Monthly Archives: May 2018

“A republic if you can keep it”*

It has been a few days since my last post. I have been traveling, visiting children and grandchildren, celebrating birthdays and impending graduations, and tomorrow I am off to Mexico for my godson’s wedding. But it’s not just the travel and living out of a suitcase that has caused my quiet pen, for these are […]

Rethinking Community

̛I have what may seem kind of a cosmic question: Are we experiencing the contraction of a sense of community, in the broadest meaning of the term, that had been expanding for the last 50 years or more? I had come to believe, to paraphrase Martin Luther King, Jr., that the long arc of history […]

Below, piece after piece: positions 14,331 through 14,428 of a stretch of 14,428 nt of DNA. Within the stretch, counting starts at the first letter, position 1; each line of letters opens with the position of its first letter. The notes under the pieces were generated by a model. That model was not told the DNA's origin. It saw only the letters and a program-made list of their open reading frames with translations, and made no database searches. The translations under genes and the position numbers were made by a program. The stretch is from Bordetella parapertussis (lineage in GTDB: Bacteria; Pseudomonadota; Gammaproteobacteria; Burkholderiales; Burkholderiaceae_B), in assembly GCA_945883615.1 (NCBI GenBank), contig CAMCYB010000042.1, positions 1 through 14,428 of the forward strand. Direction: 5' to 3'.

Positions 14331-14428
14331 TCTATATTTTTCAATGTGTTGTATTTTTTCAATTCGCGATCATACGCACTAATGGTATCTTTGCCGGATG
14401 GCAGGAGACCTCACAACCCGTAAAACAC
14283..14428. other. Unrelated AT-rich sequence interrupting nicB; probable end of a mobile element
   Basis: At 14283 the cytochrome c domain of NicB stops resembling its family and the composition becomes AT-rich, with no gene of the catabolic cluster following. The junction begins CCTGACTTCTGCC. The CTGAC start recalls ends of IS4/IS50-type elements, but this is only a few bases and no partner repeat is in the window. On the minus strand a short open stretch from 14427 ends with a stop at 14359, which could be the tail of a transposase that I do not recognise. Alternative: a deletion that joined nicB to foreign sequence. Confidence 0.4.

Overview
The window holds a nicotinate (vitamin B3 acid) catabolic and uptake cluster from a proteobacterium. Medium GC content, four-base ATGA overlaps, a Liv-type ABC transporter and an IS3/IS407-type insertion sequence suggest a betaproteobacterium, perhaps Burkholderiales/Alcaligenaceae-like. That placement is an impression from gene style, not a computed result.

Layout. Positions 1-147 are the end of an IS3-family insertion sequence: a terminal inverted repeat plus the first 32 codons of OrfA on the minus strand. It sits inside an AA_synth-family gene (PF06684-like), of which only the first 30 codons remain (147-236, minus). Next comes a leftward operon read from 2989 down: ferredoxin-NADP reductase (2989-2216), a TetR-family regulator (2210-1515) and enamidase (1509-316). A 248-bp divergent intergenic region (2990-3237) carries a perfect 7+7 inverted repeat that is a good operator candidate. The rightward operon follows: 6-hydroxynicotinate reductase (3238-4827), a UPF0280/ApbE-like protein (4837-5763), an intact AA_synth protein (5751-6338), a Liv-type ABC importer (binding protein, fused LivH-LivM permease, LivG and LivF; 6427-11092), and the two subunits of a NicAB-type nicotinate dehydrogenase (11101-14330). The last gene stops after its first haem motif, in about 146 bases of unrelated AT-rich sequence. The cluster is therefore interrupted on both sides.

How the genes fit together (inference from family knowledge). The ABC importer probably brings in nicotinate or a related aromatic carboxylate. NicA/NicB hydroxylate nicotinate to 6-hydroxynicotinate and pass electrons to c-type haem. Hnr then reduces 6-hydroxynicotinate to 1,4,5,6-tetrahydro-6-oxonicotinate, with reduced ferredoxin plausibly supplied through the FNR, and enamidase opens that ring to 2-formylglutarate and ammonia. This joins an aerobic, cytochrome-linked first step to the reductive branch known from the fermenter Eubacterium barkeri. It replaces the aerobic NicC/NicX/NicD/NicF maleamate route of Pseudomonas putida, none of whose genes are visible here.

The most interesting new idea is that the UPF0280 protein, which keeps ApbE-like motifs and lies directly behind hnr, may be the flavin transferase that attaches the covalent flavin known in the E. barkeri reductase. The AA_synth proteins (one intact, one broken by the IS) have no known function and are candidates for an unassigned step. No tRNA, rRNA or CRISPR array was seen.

American Apartheid on Dexter Avenue

Journey to Montgomery (Part 3 of a series) “Ran away, a negro girl called Mary. Has a small scar over her eye, a good many teeth missing, the letter A is branded to her cheek and forehead.” “Ran away, a negro woman and two children. A few days before she went off, I burnt her […]

“Southern trees bear strange fruit”*

Journey to Montgomery (Part 2 of a series) Last week began with Earth Day and ended, at least for me, backstage at the Grand Ole Opry. It was quite a journey – both physical and cultural – that took me from Maine to Washington, D.C., for a benefit concert sponsored by JusticeAid, which was founded […]